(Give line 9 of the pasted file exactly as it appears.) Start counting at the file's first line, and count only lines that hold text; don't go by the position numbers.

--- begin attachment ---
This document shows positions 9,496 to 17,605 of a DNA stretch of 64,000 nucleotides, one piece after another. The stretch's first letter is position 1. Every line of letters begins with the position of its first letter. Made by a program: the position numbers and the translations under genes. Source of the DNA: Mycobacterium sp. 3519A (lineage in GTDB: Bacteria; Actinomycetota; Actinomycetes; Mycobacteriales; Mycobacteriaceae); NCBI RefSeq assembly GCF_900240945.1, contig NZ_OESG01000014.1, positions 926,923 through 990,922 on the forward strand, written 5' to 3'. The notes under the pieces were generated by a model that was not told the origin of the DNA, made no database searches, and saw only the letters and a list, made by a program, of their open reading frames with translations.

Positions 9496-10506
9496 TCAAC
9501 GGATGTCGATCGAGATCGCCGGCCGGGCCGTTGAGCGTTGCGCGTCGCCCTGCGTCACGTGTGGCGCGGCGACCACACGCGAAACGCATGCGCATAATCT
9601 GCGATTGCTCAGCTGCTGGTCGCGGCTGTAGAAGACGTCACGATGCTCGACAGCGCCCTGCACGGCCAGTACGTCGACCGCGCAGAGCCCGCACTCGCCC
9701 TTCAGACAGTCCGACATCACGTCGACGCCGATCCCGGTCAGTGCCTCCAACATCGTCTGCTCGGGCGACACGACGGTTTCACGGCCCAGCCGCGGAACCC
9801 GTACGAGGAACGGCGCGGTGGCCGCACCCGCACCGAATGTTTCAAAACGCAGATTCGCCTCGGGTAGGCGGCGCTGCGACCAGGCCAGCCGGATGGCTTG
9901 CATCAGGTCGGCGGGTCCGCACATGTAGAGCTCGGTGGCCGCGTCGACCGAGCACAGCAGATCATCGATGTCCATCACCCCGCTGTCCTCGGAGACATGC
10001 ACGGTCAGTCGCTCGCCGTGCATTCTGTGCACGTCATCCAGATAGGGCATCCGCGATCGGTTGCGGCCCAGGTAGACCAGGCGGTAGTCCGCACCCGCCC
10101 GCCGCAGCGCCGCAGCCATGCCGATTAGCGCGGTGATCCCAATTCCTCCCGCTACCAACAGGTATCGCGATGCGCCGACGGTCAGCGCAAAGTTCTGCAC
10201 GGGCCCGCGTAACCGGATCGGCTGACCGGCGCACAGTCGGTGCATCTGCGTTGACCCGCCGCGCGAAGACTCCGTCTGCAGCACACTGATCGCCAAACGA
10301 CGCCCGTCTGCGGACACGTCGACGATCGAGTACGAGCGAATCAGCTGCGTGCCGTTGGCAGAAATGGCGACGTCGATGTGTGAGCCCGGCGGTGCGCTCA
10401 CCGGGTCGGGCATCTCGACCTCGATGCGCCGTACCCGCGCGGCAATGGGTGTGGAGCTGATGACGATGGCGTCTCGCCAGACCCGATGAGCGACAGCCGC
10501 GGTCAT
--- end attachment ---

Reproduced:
10001 ACGGTCAGTCGCTCGCCGTGCATTCTGTGCACGTCATCCAGATAGGGCATCCGCGATCGGTTGCGGCCCAGGTAGACCAGGCGGTAGTCCGCACCCGCCC